# How to calculate work done by variable kinetic friction force?

A heavy chain with a mass per unit length $\rho$ is pulled by the constant force $F$ along a horizontal surface consisting of a smooth section and a rough section. The chain is initially at rest on the rough surface with $x=0$. If the coefficient of kinetic friction between the chain and rough surface is $\mu$, determine the velocity of the chain when $x=L$.

I am applying work energy theorem. Work done by constant Force will be Force × displacement of centre of mass i.e $FL$ but not able to find work done by friction. The friction force at an instant when chain length $x$ lies on the rough surface should be $\mu\rho x g$. This force is continuously decreasing. I feel calculus is involved here but I am unable to apply it. Please help me.

• First we need some clarification. What is $x$ precisely? And What is $L$? How long is the rough section, and how long is the smooth section? A picture will sure help. – Rody Oldenhuis Aug 20 '12 at 8:22
• "x is an assumed length of chain at any instant" Do you mean by "instant" "moment"? In that case I though chain has a fixed length. – Yrogirg Aug 20 '12 at 13:51
• "I feel calculus is involved here but I am unable to apply it" Do you know how to solve differential equations? – Yrogirg Aug 20 '12 at 13:55

## 2 Answers

The chain is initially at rest, so \begin{equation} KE_{o} = 0 \end{equation}

The force of friction is given by \begin{equation} f(x) = \mu \rho (L-x) g \end{equation}

The net force on the chain is \begin{equation} \sum F = F - \mu \rho (L-x) g \end{equation}

Work done on the chain is the integral of force over distance, so \begin{equation} W = \int_{0}^{L}F - \mu \rho (L-x) gdx \end{equation}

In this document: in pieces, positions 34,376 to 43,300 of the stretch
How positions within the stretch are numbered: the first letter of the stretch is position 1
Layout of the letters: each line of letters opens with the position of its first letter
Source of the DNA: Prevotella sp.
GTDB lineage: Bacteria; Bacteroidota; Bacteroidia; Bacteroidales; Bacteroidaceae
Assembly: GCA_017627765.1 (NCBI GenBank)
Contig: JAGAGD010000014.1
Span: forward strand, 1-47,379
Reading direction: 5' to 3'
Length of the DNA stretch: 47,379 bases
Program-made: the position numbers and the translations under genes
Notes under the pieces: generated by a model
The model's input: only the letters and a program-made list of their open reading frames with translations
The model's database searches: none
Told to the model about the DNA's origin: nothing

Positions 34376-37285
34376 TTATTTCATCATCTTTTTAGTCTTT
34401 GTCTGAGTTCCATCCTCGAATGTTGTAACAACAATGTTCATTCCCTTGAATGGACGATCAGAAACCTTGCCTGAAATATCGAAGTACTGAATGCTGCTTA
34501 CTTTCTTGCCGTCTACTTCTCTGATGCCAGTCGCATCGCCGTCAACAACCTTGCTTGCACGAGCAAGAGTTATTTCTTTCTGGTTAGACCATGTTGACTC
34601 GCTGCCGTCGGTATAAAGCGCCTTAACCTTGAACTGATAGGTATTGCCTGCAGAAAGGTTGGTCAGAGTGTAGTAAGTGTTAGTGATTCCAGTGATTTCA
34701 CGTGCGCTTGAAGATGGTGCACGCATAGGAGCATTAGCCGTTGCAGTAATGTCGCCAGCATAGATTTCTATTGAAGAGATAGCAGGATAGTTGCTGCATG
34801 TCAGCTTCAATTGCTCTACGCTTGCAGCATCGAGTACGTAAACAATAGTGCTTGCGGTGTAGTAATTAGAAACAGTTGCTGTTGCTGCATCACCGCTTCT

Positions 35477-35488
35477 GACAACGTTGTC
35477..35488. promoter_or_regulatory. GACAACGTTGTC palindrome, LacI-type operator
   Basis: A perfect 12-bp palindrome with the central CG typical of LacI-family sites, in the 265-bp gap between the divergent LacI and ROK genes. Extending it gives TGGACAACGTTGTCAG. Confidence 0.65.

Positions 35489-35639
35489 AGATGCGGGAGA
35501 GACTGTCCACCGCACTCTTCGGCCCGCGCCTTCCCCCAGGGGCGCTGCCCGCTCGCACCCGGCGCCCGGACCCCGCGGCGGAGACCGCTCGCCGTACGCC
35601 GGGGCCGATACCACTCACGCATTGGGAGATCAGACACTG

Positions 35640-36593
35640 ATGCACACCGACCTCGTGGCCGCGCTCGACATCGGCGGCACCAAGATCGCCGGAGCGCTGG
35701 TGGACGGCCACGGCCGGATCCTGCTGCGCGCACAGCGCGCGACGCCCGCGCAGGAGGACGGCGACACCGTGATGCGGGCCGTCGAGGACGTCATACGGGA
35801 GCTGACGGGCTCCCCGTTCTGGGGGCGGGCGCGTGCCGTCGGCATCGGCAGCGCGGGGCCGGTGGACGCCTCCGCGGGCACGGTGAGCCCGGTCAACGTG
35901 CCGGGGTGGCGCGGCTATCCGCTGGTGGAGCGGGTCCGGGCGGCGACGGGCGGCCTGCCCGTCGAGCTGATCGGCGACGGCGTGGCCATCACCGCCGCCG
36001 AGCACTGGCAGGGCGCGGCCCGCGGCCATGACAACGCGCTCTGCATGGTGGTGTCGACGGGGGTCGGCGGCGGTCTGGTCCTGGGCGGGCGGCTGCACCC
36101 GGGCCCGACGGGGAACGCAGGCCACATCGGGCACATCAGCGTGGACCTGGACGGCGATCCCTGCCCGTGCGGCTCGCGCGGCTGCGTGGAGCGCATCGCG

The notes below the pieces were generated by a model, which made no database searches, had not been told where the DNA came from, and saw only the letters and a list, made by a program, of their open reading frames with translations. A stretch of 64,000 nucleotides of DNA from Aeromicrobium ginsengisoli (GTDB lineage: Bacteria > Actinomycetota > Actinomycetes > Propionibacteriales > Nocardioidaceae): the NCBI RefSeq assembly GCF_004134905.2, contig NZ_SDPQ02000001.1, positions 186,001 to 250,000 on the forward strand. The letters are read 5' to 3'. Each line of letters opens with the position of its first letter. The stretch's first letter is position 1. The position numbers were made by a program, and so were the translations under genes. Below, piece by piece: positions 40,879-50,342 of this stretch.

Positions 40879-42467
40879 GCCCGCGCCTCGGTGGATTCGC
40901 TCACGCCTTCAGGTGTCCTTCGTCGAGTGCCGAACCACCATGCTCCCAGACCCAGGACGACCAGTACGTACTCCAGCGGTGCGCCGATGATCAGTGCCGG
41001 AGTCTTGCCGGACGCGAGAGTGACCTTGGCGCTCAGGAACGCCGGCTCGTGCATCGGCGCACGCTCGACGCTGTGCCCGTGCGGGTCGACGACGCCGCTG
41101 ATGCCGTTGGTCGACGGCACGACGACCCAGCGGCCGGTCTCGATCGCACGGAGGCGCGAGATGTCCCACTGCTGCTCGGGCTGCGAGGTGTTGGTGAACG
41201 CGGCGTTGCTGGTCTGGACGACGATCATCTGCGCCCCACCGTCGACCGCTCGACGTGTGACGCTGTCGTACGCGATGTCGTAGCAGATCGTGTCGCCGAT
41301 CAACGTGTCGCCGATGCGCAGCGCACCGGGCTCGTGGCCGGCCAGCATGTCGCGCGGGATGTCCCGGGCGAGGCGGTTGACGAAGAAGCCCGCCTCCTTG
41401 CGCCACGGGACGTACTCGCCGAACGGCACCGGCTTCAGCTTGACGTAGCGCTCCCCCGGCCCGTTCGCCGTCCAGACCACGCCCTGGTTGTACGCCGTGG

Integrate and get

\begin{equation} W = FL - \frac{1}{2} \mu \rho g L^{2} \end{equation}

Use Work-Energy Theorem \begin{equation} KE_{f} = KE_{o} + W \end{equation}

and final kinetic energy is \begin{equation} KE_{f} = FL - \frac{1}{2} \mu \rho g L^{2} \end{equation}

Kinetic Energy equation \begin{equation} KE_{f} = \frac{1}{2} m v_{f}^{2} = \frac{1}{2} (\rho L) v_{f}^{2} = FL - \frac{1}{2} \mu \rho g L^{2} \end{equation}

Solve for final velocity \begin{equation} v_{f} = \sqrt{\frac{2F}{\rho} - \mu gL} \end{equation}

Great question!! We will use the work-energy theorem for solving this.

$$KE_i$$ = 0

Let the final velocity be v.

Therefore, $$KE_f$$ = $$\frac{1}{2} m v_{f}^{2}$$

$$KE_f - KE_i = W_F + W_{fric}$$

As you said, $$W_F = FL$$

Force of friction: $$\begin{equation} f(x) = \mu \rho (L-x) g \end{equation}$$ $$\begin{equation}W_{fric} = -\int_{0}^{L}\mu \rho (L-x) gdx = -\mu \rho g \frac{L^2}{2} \end{equation}$$ (The work is negative because friction and displacement are in opposite direction)

$$\begin{equation}KE_f - KE_i = FL -\mu \rho g \frac{L^2}{2}\end{equation}$$

$$\frac{\rho Lv^2}{2}$$ = $$FL -\mu \rho g \frac{L^2}{2}$$

Solving for v,

$$\begin{equation} v_{f} = \sqrt{\frac{2F}{\rho} - \mu gL} \end{equation}$$

This could have even been done with Forces but using Work-Energy theorem makes it much more easier.

Note: This is just my second answer on this platform and I would love to get your responses and suggestions. Thank you!!